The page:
March 5, 2015: Christina Grozinger, Professor of Entomology and Director, Center for Pollinator Research Penn State University. Her areas of expertise are: pollinators, genomics, immunity, behavior and physiology. She will present “Bee health: from genes to landscapes.” Populations of honey bees and other pollinators are in decline globally due to the effects of multiple biotic and abiotic stressors.We have examined the impacts of several of these stressors (pathogens, parasites, and pesticides) on honey bee workers at the genomic level to determine if they perturb common or distinct pathways, and if these pathways are related to particular physiological functions or social behaviors. Parasitization with Nosema and chronic sublethal pesticide exposure both modulate expression of metabolic and nutrition-related pathways, suggesting that nutritional parameters can mitigate the impact of these stressors. Additional testing demonstrated that diet can significantly influence individual bees’ sensitivity to pesticides. Furthermore, we have demonstrated that the nutritional quality of floral resources is influenced by environmental conditions, and, in turn, influences foraging preferences of bees.Overall, our results demonstrate that the nutritional quality of floral resources is modulated by multiple factors, bees use nutritional cues while foraging, and high quality nutrition improves bees’ resistance to stressors.

April 2, 2015: Elina Nino, Extension Apiculturist, University of California, Davis. Marin Beekeepers will host honey bee scientist Elina Lastro Niño, PhD, the new Extension Apiarist at UC Davis who replaced Eric Mussen, now emeritus. Her expertise in queen biology, chemical ecology, and genomics was honed at the Grozinger Lab at Pennsylvania State University on a prestigious postdoctoral fellowship funded by the USDA_NIFA. At Davis, she will conduct problem-solving research as well as be a conduit for scientific information to beekeepers throughout the state. Mussen said, “Elina is a very accomplished scientist.” In her research, she has demonstrated how different components of the mating process drive different post-mating changes in honey bee queens — including differences in behavioral interactions with workers. She has been honored by The Entomological Society of America, The Eastern Apiculture Society, The International Congress on Insect Neurochemistry and Neurophysiology, Pennsylvania State University, The Center for Pollinator Research among others.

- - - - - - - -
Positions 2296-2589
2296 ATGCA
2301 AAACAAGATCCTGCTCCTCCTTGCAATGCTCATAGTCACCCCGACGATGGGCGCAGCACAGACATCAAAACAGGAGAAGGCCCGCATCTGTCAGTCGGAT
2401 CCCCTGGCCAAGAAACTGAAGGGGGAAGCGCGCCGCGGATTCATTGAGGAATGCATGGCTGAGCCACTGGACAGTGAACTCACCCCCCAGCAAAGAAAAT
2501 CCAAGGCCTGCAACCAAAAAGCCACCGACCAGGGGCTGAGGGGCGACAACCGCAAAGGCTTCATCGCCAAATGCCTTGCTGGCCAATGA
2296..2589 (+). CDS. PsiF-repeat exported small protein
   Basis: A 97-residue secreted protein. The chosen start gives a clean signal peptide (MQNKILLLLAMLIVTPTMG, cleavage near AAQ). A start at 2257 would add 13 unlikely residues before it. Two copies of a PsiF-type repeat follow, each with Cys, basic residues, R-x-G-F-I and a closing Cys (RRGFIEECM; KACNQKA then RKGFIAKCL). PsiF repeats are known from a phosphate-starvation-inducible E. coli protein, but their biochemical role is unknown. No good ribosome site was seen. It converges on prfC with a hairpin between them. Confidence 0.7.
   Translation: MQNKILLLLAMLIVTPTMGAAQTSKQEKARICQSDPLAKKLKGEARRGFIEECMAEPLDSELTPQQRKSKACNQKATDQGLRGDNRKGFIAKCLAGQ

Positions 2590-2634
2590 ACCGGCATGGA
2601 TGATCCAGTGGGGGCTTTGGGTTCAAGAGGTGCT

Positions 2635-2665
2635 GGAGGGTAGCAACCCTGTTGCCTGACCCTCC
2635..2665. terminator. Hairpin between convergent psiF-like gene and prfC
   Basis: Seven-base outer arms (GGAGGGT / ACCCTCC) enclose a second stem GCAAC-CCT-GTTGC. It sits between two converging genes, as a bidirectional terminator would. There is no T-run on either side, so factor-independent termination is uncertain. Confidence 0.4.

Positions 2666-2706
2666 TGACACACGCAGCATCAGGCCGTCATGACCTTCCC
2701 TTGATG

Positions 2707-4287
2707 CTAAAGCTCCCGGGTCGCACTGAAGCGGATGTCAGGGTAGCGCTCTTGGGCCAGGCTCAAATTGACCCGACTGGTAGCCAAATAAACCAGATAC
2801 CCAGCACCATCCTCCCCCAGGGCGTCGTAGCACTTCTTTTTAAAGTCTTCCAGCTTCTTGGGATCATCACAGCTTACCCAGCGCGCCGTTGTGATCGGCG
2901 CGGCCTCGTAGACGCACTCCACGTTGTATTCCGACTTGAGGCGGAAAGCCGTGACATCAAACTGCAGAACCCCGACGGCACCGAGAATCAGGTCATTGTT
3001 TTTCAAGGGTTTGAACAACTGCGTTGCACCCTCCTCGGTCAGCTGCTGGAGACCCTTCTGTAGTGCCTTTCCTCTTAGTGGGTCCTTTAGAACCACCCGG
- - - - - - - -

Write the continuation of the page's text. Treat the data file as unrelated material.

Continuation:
May 7, 2015: Dr. Marla Spivak, Marla Spivak is the Distinguished McKnight Professor of Entomology, University of Minnesota and the recipient of a MacArthur “genius” fellowship. Her lab is focused on how bees can stay “on their own six feet”. Among her many projects, she has demonstrated hygienic genetic traits by developing a line of bees and shown the antibiotic use of propolis in the hive. Meeting Video

June 4, 2015: Mark Winston, Academic Director and Fellow of the Centre for Dialogue, Simon Fraser University, Vancouver, BC. There are powerful lessons to be learned from bees about how we humans can better understand our place in nature, engage the people and events surrounding us with greater focus and clarity, interact more effectively in our relationships and communities, and open ourselves to a deeper understanding of who we are as individuals, communities and a species. Winson will talk about his experiences over 30 years of walking into apiaries, and the lessons learned from a life spent among the bees.

His book, The Biology of the Honey Bee published by Harvard University Press, remains the standard reference book. His new book, Bee Time: Lessons from the Hive, will be made available for purchase and signing at the meeting by Whyte’s Booksmith. Professor Winston currently directs SFU’s Centre for Dialogue, where he hones communication skills, promotes strategic planning and inspired positive change through interdisciplinary actions in the community — particularly the communication of science to public audiences.

July: No meeting (Marin County Fair)